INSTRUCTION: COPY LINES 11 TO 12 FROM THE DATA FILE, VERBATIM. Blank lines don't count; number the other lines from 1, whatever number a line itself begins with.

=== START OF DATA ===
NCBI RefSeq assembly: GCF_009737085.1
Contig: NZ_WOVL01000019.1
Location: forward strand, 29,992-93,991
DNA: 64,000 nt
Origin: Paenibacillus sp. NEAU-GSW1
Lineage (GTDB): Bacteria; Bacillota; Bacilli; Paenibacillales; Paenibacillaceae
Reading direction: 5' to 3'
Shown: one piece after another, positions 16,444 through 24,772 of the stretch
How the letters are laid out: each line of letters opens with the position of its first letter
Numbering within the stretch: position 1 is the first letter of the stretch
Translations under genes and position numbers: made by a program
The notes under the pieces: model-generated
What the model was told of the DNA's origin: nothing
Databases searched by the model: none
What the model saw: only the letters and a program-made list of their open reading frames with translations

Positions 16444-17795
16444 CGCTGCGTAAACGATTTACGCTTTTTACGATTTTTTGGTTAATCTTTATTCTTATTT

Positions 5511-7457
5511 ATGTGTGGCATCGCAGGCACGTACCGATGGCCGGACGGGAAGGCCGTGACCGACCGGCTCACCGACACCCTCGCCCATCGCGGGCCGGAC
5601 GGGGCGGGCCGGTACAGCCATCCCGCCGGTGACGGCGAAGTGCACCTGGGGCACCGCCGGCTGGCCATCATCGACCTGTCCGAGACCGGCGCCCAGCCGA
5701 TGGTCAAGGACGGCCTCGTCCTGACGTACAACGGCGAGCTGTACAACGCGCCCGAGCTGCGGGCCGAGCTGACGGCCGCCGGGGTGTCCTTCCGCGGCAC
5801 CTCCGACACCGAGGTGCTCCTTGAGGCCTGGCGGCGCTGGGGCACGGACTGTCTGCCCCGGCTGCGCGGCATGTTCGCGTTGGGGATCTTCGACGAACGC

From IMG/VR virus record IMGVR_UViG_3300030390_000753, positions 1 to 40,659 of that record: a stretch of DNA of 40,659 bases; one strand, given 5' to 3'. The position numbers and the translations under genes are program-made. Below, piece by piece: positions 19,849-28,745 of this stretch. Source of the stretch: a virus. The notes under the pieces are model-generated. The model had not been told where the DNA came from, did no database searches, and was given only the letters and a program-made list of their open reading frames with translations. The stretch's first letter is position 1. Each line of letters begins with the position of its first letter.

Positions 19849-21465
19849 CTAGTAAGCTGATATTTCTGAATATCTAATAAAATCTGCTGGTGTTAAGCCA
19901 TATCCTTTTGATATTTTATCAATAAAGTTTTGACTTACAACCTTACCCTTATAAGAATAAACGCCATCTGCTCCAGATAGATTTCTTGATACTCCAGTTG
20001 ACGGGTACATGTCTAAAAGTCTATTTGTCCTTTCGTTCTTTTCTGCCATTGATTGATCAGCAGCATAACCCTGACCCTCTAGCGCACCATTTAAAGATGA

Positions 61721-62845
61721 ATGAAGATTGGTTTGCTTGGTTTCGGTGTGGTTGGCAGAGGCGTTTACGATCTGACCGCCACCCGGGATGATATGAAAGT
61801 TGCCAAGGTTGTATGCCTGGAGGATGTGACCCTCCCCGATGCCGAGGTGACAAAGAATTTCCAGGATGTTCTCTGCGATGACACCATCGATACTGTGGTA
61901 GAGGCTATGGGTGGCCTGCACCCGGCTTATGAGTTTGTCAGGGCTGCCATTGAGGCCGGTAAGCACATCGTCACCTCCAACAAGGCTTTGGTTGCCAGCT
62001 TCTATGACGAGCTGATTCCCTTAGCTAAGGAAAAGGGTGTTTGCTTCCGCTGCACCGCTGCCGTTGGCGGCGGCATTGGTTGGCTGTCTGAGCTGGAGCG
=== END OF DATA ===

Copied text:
Translations under genes and position numbers: made by a program
The notes under the pieces: model-generated